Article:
In We have no language for pre-verbal trauma, I wrote how difficult it is to articulate the experience of trauma when it occurred before we developed the capacity for language. The acquisition of language doesn’t extend to language around pre-existing trauma. Perhaps the first place such trauma can manifest is in the communication between mother and child for the latter’s basic needs.

Mother-child interactions are perhaps the original pre-verbal trauma. Once this communication is inhibited, the child’s ability to negotiate for its needs is inherently damaged.

What is pre-verbal trauma?

In that blog, I wrote, “Pre-verbal trauma is trauma that occurred before we developed the capacity for language. That means trauma we incurred during the first years of infancy or was inherited from our parents as generational trauma.”

The child’s first living experience—I say ‘living’ as trauma can be inherited at birth or, as in my mother’s case, can occur during conception and/or gestation—is its interactions with its mother for food, health and cleanliness, and physical/emotional affection.

As such, these initial mother-child interactions are perhaps the original pre-verbal trauma. Once these communications are inhibited, the child’s ability to negotiate for its needs as an adult is inherently damaged.

Mother and child communication

This mother-child communication is dependent on one thing alone for successful execution. The mother must have had a sufficient level of emotional nurturing from her own mother that she can genetically pass on that capacity to her child.

If the mother suffered arrested development at the hands of her own mother—as is generally the case in global society—then she can only transmit that to her own child. Her inability to nurture her child will spill over into over-controlling behaviour, frustration, even violence.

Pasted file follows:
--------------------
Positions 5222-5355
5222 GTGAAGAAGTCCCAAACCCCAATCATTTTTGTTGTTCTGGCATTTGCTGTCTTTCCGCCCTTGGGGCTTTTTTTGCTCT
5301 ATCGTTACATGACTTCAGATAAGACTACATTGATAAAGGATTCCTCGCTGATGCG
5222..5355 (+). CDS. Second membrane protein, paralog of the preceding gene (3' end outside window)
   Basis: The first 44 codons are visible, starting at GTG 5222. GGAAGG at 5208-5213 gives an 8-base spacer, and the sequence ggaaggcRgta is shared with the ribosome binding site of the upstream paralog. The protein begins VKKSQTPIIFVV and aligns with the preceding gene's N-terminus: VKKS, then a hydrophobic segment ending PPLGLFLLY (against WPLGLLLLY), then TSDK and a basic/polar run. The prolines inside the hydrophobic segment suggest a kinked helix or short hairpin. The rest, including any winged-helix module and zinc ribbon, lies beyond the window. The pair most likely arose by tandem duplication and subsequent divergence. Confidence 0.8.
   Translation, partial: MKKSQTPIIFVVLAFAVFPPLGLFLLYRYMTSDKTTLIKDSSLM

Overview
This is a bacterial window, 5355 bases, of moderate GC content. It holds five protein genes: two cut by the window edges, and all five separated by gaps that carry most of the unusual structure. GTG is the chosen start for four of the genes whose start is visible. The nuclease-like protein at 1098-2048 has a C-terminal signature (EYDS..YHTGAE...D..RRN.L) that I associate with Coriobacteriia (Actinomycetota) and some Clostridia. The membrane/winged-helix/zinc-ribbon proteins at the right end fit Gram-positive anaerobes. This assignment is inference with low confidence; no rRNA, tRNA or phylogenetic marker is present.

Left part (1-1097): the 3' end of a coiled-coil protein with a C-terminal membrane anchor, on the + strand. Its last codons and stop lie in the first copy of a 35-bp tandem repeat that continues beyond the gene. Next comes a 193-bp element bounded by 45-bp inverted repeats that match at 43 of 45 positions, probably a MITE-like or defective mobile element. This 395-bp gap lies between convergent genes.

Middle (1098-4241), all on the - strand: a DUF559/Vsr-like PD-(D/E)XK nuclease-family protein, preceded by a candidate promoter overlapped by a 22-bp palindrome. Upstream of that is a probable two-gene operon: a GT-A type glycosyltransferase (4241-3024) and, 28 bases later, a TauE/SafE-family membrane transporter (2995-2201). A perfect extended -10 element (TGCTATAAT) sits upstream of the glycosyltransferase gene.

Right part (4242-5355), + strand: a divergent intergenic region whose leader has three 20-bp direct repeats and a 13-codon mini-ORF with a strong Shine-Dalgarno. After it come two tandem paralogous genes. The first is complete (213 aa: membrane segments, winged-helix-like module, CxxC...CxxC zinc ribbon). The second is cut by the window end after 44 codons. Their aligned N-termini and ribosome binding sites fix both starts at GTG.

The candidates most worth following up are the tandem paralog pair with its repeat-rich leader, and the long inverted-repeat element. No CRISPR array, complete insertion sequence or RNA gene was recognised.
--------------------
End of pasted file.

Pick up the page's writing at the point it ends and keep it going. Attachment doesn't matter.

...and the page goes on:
In The History of Childhood, Lloyd de Mause writes: “Century after century of battered children grew up and in turn battered their own children.”

In her family memoir The Architect of Desire, Suzannah Lessard recounts from her own childhood: “My mother was a flicker, an inflection, a summer dress. She was gifted with the accessories of love… But then if I did something bad, she’d say, ‘You’ll get a spanking when Daddy comes in from the studio.’ Cold, unreachable, she would hand me over.”

Note how love is an accessory, an adornment, a nice-to-have. Something conditional, rather than something innate. This commodification of love is the mother wound, the critical lack of emotional nurturing at the heart of the human condition.

Communication and resources

Mother-child communication sets the pattern for all later communications in the child’s life. A child frustrated by their infant communication with their mother for basic resources grows into an adult frustrated by their inability to access life’s resources in a healthy, satisfying, free-flowing way.

A child that had to fight to meet its basic needs grows into an adult who fights for resources; an adult who hoards and stockpiles resources. An adult that cannot give and receive in a reciprocal manner. And, of course, an adult whose own children are doomed to experience pre-verbal trauma when, in turn, their own basic needs cannot be met.

St. Augustine said, “Give me other mothers and I will give you another world”. Until we understand the mother wound, the arrested development and the trauma underlying the current world, another world remains a dream.

Photo by The New York Public Library on Unsplash